Updated: Apr 18
In 2020, queer theory celebrated its thirtieth birthday. This contentious and contested body of thought has come a long way since Italian feminist theorist Teresa de Lauretis proposed the phrase ‘queer theory’ at a conference in Santa Cruz, California, and then used it more
expansively in a special issue of differences which came out a year later. She later disavowed the phrase, but by then it had gained its own momentum and significant disciplinary and geographical reach.
Thirty years on, queer theory can’t be contained within a single explanatory rubric or associated with a single field or form of knowledge. ‘Queer Epistemicides’ starts from the premise that queer knowledge produced outside the Anglosphere is indispensable. Conference participants consider a wide range of queer knowledges, cultures, objects, and practices and engage with an equally wide range of languages, creoles without formal status, and language areas. Their interventions are informed by queer of colour critique as well as by queer and trans critiques of homonationalism, homocapitalism, and homonormativity.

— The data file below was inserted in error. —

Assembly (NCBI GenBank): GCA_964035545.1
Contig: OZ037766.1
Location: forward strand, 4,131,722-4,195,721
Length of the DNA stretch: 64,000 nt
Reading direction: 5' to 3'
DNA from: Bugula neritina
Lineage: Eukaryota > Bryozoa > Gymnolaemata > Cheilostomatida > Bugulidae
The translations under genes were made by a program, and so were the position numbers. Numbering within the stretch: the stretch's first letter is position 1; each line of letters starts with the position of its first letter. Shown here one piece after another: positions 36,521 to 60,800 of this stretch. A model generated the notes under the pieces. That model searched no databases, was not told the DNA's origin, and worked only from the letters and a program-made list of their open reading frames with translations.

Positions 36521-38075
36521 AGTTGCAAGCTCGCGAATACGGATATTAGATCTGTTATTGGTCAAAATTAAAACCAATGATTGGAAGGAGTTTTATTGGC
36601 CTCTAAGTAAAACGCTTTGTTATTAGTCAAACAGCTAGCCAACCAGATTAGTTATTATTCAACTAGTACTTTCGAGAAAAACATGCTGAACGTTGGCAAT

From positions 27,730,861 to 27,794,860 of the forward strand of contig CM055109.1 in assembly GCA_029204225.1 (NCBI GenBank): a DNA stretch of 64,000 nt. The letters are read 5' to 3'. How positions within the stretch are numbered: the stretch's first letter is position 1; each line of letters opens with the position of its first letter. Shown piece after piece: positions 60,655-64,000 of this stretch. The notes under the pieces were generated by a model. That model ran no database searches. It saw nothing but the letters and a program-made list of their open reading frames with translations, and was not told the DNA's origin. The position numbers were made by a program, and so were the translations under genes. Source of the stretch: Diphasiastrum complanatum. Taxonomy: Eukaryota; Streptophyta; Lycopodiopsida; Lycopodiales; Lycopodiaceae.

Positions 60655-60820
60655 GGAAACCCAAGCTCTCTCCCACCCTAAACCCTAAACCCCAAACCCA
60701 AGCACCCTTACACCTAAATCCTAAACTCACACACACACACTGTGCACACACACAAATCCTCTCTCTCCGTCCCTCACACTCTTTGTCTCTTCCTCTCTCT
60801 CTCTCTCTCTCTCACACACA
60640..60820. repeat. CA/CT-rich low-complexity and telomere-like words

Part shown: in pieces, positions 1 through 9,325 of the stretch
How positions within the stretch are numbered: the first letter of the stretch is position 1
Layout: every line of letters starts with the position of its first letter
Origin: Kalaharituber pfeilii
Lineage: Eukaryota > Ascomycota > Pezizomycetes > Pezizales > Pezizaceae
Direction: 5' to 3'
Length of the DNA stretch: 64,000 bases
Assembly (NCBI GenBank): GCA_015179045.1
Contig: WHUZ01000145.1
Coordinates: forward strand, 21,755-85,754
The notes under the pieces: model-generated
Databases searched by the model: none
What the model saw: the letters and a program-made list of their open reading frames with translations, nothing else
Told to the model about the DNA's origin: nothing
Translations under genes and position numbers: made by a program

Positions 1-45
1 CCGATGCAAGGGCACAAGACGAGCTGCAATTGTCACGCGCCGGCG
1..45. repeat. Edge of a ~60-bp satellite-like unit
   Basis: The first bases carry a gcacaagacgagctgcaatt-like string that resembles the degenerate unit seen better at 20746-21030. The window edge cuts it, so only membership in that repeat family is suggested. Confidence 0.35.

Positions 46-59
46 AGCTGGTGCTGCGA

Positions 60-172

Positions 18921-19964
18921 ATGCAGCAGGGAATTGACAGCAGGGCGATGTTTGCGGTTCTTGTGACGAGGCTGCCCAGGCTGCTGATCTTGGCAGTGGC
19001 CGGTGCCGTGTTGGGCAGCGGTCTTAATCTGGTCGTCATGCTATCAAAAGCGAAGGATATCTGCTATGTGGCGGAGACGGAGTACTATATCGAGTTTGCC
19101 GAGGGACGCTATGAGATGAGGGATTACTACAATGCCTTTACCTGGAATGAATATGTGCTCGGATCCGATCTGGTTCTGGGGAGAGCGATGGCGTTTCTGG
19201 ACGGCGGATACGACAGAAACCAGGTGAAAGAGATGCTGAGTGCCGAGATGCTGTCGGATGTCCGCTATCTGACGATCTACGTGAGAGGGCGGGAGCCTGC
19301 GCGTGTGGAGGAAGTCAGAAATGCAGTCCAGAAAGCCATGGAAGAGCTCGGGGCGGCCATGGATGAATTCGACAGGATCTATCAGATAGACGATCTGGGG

Queer rubrics are not inherently democratic, but while the conference can’t aim to overturn
existing formations of dominance, it can offer opportunities for their contestation. Engaging
in this kind of contestation means reflecting on – and reckoning with – what we call ‘queer
The conference has been made possible by the support of the IMLR’s Regional Conference Grant Scheme which aims specifically to promote inter-institutional collaboration outside the London area. We are very grateful to the IMLR for funding this event and for their very constructive practical advice and assistance throughout.